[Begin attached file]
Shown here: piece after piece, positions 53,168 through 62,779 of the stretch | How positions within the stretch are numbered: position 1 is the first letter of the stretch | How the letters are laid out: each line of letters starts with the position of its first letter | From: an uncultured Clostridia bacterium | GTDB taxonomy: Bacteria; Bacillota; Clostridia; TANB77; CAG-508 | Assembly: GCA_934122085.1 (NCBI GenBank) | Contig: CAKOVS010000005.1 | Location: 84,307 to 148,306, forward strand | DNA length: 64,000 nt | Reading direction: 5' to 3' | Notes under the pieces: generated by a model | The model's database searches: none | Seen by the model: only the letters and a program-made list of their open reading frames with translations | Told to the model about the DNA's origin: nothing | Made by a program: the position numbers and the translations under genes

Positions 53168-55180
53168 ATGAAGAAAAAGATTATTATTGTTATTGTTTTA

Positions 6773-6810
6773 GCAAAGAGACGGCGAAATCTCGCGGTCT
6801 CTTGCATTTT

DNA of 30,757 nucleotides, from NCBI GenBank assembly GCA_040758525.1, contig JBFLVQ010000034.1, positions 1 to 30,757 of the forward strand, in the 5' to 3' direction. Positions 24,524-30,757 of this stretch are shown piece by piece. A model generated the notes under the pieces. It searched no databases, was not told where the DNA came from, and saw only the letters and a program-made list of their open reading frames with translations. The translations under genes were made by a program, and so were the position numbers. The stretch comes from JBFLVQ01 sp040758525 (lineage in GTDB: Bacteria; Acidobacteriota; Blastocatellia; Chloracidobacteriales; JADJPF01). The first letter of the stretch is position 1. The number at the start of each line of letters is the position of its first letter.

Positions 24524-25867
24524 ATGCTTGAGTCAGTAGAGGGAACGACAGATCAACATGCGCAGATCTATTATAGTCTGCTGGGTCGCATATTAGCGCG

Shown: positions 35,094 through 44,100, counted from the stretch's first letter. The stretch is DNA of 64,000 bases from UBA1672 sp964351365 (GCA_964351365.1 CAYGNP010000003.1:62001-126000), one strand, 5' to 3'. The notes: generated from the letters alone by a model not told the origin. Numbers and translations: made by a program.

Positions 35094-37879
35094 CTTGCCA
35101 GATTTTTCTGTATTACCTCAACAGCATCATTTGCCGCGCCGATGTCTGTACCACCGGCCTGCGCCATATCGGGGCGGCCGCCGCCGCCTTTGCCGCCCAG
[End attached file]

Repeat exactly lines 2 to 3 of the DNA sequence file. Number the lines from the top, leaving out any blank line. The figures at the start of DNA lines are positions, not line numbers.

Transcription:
Positions 53168-55180
53168 ATGAAGAAAAAGATTATTATTGTTATTGTTTTA